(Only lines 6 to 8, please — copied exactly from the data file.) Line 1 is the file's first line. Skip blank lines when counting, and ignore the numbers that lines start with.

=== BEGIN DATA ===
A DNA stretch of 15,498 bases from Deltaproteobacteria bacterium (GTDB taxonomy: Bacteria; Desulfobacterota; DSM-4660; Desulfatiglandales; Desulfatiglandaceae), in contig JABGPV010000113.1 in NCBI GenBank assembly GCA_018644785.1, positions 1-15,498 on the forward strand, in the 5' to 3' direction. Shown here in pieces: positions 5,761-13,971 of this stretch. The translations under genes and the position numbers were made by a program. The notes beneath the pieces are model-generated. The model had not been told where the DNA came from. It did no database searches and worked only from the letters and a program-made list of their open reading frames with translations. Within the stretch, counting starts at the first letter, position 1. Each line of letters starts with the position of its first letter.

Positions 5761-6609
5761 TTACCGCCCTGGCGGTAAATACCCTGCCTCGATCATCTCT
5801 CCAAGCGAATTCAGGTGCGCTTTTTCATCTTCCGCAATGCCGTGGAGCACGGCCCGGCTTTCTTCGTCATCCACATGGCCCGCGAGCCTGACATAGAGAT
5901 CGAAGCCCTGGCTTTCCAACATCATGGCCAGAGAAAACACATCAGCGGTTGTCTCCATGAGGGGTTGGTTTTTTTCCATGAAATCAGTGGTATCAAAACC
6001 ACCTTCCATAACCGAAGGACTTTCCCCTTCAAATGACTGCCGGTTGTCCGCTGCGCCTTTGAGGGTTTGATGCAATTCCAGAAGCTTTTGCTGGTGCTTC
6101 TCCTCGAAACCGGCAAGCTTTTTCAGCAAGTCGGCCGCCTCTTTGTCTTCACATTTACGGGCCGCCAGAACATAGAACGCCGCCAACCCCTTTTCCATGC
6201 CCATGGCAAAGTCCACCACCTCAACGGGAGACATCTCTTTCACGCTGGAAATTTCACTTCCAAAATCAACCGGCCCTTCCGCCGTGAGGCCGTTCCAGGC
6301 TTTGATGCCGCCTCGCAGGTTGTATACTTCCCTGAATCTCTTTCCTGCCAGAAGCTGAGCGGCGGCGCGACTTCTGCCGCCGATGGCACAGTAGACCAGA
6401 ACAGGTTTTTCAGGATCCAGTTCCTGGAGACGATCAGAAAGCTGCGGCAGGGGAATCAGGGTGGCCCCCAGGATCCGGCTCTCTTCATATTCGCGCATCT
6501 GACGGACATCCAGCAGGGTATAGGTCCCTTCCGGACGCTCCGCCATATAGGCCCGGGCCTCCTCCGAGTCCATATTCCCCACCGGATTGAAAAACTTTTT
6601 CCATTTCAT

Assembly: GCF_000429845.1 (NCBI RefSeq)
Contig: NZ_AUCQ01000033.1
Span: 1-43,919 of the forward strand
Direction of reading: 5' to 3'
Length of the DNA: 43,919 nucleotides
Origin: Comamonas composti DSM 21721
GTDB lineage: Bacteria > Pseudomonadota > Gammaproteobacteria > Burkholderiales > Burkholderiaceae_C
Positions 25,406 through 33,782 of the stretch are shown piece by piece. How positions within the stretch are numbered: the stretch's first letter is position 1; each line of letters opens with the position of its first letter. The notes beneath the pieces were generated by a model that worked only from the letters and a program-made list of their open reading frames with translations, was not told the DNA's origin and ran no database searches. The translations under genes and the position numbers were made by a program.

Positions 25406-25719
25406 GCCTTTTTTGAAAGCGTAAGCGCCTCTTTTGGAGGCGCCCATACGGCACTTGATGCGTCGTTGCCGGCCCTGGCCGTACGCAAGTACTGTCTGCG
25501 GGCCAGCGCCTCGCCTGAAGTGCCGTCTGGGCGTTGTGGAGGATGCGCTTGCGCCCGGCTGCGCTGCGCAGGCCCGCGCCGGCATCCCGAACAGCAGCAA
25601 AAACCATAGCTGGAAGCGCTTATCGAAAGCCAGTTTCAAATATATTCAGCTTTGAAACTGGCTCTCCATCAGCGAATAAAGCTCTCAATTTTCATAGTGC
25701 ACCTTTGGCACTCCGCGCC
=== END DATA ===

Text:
6001 ACCTTCCATAACCGAAGGACTTTCCCCTTCAAATGACTGCCGGTTGTCCGCTGCGCCTTTGAGGGTTTGATGCAATTCCAGAAGCTTTTGCTGGTGCTTC
6101 TCCTCGAAACCGGCAAGCTTTTTCAGCAAGTCGGCCGCCTCTTTGTCTTCACATTTACGGGCCGCCAGAACATAGAACGCCGCCAACCCCTTTTCCATGC
6201 CCATGGCAAAGTCCACCACCTCAACGGGAGACATCTCTTTCACGCTGGAAATTTCACTTCCAAAATCAACCGGCCCTTCCGCCGTGAGGCCGTTCCAGGC